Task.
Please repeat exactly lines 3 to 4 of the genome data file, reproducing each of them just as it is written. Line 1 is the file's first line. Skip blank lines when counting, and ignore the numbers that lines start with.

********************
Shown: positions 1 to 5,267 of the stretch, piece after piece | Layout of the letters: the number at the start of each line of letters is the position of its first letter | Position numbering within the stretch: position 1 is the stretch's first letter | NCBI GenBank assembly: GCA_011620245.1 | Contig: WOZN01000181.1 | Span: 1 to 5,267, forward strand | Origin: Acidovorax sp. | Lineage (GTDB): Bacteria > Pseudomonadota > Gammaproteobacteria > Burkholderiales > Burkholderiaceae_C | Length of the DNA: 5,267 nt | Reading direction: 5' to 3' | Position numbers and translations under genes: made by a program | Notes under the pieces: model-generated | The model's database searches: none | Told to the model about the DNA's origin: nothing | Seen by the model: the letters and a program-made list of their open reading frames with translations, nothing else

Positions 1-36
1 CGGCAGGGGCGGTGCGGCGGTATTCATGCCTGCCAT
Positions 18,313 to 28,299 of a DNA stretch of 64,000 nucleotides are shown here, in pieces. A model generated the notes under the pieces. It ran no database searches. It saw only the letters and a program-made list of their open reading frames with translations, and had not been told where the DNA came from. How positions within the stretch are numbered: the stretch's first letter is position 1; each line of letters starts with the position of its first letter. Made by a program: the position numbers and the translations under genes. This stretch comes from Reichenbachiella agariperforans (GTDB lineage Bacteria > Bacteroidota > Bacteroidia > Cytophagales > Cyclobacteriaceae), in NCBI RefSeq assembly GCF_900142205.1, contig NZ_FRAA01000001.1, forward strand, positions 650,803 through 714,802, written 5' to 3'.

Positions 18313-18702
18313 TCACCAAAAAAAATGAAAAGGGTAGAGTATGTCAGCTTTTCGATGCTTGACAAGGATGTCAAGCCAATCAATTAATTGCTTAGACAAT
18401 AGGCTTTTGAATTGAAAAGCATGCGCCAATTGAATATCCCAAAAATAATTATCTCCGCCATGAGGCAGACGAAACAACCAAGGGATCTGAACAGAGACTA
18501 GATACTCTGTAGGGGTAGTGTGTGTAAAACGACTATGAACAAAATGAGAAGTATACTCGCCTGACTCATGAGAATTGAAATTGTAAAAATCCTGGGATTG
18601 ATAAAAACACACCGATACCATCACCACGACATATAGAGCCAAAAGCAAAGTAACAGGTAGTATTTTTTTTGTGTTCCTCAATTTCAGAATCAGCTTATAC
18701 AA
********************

1 CGGCAGGGGCGGTGCGGCGGTATTCATGCCTGCCAT
Positions 18,313 to 28,299 of a DNA stretch of 64,000 nucleotides are shown here, in pieces. A model generated the notes under the pieces. It ran no database searches. It saw only the letters and a program-made list of their open reading frames with translations, and had not been told where the DNA came from. How positions within the stretch are numbered: the stretch's first letter is position 1; each line of letters starts with the position of its first letter. Made by a program: the position numbers and the translations under genes. This stretch comes from Reichenbachiella agariperforans (GTDB lineage Bacteria > Bacteroidota > Bacteroidia > Cytophagales > Cyclobacteriaceae), in NCBI RefSeq assembly GCF_900142205.1, contig NZ_FRAA01000001.1, forward strand, positions 650,803 through 714,802, written 5' to 3'.